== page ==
Miles Greenberg’s immersive world exposed in Toronto17/09/2021 - 18/12/2021
Through December 18, 2021, Arsenal Contemporary Art (Toronto) presents the work of the Montreal-born artist Miles Greenberg. Both performer and researcher, the artist’s work consists of large-scale, sensorially-immersive and often site-specific environments which revolve around the physical body in space. These installations are activated with durational performances, treating the body as a sculptural material.
In the fall of 2020, Greenberg staged an elaborate live installation titled Late October, which was inhabited by seven performers, including himself, for seven consecutive hours at Galleria Continua Les Moulins, an hour east of Paris. Perched atop rotating plinths and blinded by white contact lenses, the nude lacquered bodies of the performers revolved slowly above an ice blue basin. Greenberg cut footage from the live performance into a twenty-six-minute film which sees its world premiere at Arsenal Contemporary. On Wednesday, September 22nd, 2021 the work will travel westbound to be presented on the large public screens of Shibuya in Tokyo, Coex K-Pop Square in Seoul and Piccadilly Circus in London as part Circa x Dazed Class of 2021 filmmakers.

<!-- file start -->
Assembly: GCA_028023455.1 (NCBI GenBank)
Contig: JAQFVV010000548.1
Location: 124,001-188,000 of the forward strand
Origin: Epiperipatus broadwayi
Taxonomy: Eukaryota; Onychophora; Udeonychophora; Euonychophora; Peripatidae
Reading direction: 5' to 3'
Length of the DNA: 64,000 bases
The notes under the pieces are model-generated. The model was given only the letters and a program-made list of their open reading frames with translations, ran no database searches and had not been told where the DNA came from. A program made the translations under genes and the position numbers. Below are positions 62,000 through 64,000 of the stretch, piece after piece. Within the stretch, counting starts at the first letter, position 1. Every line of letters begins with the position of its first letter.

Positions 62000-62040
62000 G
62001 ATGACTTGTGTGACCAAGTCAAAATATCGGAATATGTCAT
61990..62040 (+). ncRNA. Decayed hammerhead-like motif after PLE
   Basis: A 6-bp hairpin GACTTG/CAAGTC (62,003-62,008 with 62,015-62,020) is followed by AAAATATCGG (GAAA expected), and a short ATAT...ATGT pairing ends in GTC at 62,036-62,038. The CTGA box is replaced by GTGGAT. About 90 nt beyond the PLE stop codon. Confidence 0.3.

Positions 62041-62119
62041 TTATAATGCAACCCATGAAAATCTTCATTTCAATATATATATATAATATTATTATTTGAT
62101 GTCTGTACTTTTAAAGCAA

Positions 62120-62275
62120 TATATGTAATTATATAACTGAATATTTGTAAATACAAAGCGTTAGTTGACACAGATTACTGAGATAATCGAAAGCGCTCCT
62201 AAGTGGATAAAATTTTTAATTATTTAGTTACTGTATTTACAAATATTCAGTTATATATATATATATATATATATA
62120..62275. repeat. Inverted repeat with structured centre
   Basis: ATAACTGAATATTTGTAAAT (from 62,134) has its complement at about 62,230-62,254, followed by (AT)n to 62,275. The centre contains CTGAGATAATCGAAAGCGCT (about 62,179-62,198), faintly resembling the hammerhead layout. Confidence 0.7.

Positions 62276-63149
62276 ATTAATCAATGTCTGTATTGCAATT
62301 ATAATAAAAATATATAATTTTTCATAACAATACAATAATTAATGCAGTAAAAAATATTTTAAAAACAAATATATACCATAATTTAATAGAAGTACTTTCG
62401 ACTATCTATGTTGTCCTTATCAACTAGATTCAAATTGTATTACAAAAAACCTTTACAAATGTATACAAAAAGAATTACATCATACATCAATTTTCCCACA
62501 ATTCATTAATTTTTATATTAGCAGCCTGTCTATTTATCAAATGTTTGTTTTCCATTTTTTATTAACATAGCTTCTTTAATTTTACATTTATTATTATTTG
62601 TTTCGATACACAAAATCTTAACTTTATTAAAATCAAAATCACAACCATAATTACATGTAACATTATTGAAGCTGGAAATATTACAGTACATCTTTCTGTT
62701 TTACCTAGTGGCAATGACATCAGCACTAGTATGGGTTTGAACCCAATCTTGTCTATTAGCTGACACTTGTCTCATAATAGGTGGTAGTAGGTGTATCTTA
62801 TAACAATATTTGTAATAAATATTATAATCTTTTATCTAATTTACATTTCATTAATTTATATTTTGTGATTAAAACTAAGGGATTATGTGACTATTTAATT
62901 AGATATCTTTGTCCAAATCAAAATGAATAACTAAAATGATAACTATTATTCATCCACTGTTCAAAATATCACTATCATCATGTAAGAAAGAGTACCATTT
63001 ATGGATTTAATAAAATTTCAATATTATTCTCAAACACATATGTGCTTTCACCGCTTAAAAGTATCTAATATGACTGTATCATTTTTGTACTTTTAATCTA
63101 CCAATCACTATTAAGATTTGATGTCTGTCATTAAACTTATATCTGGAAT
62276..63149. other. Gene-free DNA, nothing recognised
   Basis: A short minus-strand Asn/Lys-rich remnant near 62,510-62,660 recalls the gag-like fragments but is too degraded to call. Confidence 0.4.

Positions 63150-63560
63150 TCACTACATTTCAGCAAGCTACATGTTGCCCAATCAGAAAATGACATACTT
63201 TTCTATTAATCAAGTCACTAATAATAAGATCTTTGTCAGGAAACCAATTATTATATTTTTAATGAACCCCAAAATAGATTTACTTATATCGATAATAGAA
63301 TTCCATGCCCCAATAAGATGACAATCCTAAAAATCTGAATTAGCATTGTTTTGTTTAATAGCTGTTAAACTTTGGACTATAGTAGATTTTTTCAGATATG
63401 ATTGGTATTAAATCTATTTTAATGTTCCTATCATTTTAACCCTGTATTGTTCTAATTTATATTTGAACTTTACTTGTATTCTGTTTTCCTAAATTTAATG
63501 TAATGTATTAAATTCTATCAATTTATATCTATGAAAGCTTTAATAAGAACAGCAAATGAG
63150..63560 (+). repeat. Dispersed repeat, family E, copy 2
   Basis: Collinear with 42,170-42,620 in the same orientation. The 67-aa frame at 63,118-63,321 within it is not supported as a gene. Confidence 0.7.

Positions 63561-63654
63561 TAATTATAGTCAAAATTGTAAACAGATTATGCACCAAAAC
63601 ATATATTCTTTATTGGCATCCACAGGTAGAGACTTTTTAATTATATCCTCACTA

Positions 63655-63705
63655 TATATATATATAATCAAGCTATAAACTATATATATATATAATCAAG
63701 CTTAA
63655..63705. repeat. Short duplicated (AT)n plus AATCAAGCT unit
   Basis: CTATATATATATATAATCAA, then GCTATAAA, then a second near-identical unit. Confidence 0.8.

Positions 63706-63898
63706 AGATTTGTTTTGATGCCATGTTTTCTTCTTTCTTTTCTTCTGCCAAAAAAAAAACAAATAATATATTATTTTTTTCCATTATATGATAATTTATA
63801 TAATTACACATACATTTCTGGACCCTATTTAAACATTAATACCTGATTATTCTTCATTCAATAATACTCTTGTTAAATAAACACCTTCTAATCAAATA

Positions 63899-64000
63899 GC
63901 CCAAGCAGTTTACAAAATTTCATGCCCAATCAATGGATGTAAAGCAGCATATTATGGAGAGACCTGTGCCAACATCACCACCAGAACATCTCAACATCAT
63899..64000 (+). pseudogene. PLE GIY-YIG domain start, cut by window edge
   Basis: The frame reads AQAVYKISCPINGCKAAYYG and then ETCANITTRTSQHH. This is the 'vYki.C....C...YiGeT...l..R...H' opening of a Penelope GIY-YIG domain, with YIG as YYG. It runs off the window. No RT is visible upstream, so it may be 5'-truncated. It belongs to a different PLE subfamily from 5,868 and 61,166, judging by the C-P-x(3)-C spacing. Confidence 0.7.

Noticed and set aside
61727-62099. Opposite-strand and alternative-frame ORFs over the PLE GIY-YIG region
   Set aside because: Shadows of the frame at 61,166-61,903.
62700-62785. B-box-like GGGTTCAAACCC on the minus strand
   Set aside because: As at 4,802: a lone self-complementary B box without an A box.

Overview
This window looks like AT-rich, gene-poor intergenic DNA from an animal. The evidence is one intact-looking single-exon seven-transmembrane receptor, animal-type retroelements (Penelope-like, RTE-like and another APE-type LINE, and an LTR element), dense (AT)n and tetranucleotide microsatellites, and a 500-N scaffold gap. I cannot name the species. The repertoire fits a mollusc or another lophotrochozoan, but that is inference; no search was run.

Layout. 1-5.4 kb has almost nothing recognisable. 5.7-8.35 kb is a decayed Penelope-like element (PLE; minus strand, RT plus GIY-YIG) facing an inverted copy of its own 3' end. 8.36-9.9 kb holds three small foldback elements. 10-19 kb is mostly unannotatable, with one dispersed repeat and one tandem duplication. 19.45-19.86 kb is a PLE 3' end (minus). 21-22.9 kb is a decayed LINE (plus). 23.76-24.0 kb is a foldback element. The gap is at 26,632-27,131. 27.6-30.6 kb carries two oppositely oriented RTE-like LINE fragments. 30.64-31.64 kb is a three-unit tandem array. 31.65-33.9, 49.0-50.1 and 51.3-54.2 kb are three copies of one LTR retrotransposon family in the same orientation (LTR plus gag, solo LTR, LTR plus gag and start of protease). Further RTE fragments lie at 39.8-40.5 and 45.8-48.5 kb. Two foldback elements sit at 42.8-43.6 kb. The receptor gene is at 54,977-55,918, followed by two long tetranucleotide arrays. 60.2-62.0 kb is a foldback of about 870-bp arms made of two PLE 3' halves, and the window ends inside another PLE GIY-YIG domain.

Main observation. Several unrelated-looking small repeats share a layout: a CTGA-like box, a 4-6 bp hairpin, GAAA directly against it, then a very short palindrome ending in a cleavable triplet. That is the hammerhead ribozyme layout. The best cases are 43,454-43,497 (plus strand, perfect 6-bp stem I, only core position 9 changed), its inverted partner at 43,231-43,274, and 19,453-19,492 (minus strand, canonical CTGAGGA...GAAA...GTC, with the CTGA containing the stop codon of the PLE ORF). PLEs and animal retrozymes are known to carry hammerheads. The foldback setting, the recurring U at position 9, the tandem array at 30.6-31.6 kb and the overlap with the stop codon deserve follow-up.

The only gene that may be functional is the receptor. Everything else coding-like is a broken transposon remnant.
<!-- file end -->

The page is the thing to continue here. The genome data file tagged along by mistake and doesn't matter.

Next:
The set of the performance in France has been adapted by the artist for Arsenal’s Toronto location. The pool becomes the arena for three large-scale sculptures, the first ones ever produced by the artist. These works – the fruit of months of experimentation and labour – originate from 3D scans of the artist’s body in movement. Greenberg disabled certain settings in the scanner’s software, debilitating its spatial awareness and self-corrective capabilities. Due to these modifications, there was an extremely long buffer time on the data and therefore each scan had to be done blindly and in a single shot. This phase of production mirrors the happenstance of performance. Milled to scale and painted in a lustrous, deep indigo, the distorted figures acquire an eerie, mesmerizing presence over the pearly lagoon. They unfurl over the water like strange shells. The way the figures’ arms unfold outward into a fan is reminiscent of a flapping wing, or the imperceptible diurnal movement of petals.
Each sculpture is titled after young figures of cautionary tales from Greek mythology who suffer calamity due to human fallibility: Icarus, Narcissus and Orpheus. Greenberg also reimagines material disintegration echoing the erosion of ancient artefacts over time by utilizing digital tools. While the movement of dissolution is certainly cardinal to understand this body of work, Late October is also an opportunity to consider the coherence and fluency of Greenberg’s generative practice. The sculptures themselves are works in progress, milled from a high-density material that could eventually be moulded and cast in bronze as positives. Therefore, they exist as steps towards what is to become of the artist’s material and sculptural exploration. This fluid methodology, at the threshold of performance and sculpture, remains humbly hopeful.